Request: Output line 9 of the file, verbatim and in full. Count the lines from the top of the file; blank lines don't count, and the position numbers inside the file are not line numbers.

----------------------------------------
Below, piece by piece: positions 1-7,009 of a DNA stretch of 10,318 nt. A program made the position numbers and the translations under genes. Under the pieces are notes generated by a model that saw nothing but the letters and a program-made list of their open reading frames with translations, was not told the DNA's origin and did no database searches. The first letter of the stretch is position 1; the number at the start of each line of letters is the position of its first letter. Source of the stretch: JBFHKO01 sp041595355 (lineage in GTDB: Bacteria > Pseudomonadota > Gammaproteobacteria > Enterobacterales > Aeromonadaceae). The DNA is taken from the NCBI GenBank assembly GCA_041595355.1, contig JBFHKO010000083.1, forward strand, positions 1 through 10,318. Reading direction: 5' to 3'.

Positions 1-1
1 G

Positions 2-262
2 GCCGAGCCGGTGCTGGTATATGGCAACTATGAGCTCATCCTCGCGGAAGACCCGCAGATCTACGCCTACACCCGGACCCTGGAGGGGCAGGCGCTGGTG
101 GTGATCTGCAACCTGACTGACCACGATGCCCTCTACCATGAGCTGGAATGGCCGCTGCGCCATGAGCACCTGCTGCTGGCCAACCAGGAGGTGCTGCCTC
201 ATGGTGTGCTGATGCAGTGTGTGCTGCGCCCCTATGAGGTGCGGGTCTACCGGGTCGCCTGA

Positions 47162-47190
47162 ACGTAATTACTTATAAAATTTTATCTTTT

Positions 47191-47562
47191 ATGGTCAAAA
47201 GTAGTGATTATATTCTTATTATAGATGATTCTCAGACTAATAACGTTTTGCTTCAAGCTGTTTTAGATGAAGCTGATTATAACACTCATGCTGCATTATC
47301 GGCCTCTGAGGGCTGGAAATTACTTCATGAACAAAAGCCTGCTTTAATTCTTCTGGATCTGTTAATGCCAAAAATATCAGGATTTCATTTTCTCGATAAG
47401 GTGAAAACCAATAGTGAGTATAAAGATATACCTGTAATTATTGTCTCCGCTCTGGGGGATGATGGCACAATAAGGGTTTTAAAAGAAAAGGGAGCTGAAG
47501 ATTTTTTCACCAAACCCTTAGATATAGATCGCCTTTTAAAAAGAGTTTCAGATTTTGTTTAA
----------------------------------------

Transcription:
47162 ACGTAATTACTTATAAAATTTTATCTTTT